Shugo Chara! was Peach-Pit’s 2006 foray into shoujo manga, appearing in Nakayoshi, a magazine aimed primarily at girls aged nine to fifteen. This same magazine has hosted such titles as Sailor Moon, Sugar Sugar Rune, Saint Tail, and various adaptations of the Pretty Cure franchise. So it’s a magical girl powerhouse. Continue reading “‘Shugo Chara!’”
The greatest fantasy comic of the last 5 years has just ended its publication run in America and nobody cares. Oh well, I’ll just give it an A- and cry sad tears over why there aren’t more fans of Sugar Sugar Rune. —Carlos Santos, Anime News Network
Sugar Sugar Rune, volumes 1-3. Story and art by Moyoco Anno. Translated by Yayoi Ihne. Del Rey Manga (New York), 2006. Rated Y (Ages 10+).
Sugar Sugar Rune may be one of the magical girl genre’s best-kept secrets. From time to time, I see this title named as the best of the so-called “cute witch” magical girl stories. Anime News Network, as quoted above, in 2008 even went so far as to call it the best fantasy comic of the last five years, and also said it has “one of the most satisfying, most creative, most epic endings to a fantasy series ever.” There is evidence for this in how the series gets sold: take a look on Amazon, and you will see that the aftermarket prices are reasonable for the first seven volumes, but then shoot up to ridiculous numbers for the final volume, apparently because people are actually willing to pay upwards of forty-five dollars for Sugar Sugar Rune‘s allegedly mind-blowing finale. Continue reading “‘Sugar Sugar Rune,’ Volumes 1-3”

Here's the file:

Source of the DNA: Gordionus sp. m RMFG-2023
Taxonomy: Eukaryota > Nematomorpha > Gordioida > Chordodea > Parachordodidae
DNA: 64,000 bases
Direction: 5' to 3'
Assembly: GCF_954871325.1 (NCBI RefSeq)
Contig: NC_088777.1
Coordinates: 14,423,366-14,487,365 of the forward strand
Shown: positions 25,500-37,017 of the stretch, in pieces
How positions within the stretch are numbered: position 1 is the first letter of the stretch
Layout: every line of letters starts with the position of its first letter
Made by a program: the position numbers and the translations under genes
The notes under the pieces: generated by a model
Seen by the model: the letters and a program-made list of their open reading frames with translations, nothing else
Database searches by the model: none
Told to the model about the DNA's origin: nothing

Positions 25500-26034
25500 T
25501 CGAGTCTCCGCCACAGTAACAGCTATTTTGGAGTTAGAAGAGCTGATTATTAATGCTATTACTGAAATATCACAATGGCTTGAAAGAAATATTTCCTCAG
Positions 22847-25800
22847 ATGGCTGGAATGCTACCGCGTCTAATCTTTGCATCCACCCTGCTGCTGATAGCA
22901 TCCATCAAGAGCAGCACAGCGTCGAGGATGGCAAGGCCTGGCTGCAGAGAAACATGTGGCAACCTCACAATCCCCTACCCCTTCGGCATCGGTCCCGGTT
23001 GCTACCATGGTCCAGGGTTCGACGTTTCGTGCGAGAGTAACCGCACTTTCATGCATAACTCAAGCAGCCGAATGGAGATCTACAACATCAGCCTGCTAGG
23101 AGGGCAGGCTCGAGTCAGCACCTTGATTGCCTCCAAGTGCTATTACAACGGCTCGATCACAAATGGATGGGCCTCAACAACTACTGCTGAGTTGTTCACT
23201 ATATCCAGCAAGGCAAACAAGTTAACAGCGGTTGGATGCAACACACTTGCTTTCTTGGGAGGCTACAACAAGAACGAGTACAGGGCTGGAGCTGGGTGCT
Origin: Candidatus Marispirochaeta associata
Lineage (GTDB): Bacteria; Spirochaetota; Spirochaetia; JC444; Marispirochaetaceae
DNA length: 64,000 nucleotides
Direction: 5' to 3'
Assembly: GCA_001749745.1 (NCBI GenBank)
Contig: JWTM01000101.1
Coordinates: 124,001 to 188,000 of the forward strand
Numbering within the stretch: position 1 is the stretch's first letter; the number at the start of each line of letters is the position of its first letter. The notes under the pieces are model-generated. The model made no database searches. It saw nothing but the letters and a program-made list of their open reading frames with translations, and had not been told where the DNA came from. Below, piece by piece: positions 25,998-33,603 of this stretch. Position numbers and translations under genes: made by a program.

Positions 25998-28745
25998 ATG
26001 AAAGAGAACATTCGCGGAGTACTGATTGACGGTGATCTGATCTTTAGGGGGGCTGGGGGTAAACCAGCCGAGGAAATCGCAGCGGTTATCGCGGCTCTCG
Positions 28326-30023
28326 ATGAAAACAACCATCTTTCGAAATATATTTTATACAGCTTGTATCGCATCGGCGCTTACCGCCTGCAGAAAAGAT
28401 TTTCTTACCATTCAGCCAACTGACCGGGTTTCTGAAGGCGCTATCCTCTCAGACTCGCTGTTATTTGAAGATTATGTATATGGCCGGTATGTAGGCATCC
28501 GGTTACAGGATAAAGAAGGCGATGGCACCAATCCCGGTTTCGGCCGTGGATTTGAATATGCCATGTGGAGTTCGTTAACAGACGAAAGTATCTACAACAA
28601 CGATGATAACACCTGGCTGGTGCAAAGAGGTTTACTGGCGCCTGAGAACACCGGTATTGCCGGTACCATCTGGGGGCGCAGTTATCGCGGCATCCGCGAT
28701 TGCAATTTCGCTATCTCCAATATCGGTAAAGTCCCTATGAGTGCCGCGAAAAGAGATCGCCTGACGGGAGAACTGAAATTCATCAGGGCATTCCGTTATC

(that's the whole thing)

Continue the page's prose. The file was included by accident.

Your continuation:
Alien Nine, story and art by Hitoshi Tomizawa. CPM Manga, 1999. 3 volumes. Rated Age 16+.
Alien Nine is that deceptive kind of manga I like, the kind that starts out looking cute and then grows darker and grimmer. Although its premise suggests a target audience of children and it has a simple and cutesy style, this actually appeared in a seinen magazine, that is, one for adult men. Originally running from 1998 to 1999 and filling three volumes, it in 2003 saw a one-volume sequel, Alien Nine: Emulators. There is also a four-episode OVA adaptation. The OVA only managed to cover half the story before it ran out of money, but is nonetheless a cult classic.
The story revolves around three twelve-year-old girls obliged to protect their elementary school from hordes of goofy little aliens by trapping those aliens and then maintaining them in a vast zoo (or prison) on the school grounds. After introducing this absurd premise, Alien Nine grows steadily more gruesome and violent as the aliens grow more dangerous, until it descends into angst and body horror. By depicting creature-catching as less than it’s cracked up to be, it may be considered a subversion or deconstruction—or whatever the kids are calling it these days—of Pokémon and similar brands.
Alice 19th. Story and art by Yuu Watase. Viz Media, 2003. 7 vols. Rated T+ for older teen.